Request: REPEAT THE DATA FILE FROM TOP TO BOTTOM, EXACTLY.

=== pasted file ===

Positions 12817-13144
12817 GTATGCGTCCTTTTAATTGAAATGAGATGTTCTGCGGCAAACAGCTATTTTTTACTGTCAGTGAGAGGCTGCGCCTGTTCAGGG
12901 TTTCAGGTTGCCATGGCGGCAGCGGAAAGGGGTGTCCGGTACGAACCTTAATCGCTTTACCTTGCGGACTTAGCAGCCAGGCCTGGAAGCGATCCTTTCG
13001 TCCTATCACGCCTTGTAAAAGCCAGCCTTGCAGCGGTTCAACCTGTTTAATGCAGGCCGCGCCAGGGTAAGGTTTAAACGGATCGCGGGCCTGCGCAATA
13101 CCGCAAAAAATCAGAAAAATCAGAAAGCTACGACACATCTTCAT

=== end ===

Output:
Positions 12817-13144
12817 GTATGCGTCCTTTTAATTGAAATGAGATGTTCTGCGGCAAACAGCTATTTTTTACTGTCAGTGAGAGGCTGCGCCTGTTCAGGG
12901 TTTCAGGTTGCCATGGCGGCAGCGGAAAGGGGTGTCCGGTACGAACCTTAATCGCTTTACCTTGCGGACTTAGCAGCCAGGCCTGGAAGCGATCCTTTCG
13001 TCCTATCACGCCTTGTAAAAGCCAGCCTTGCAGCGGTTCAACCTGTTTAATGCAGGCCGCGCCAGGGTAAGGTTTAAACGGATCGCGGGCCTGCGCAATA
13101 CCGCAAAAAATCAGAAAAATCAGAAAGCTACGACACATCTTCAT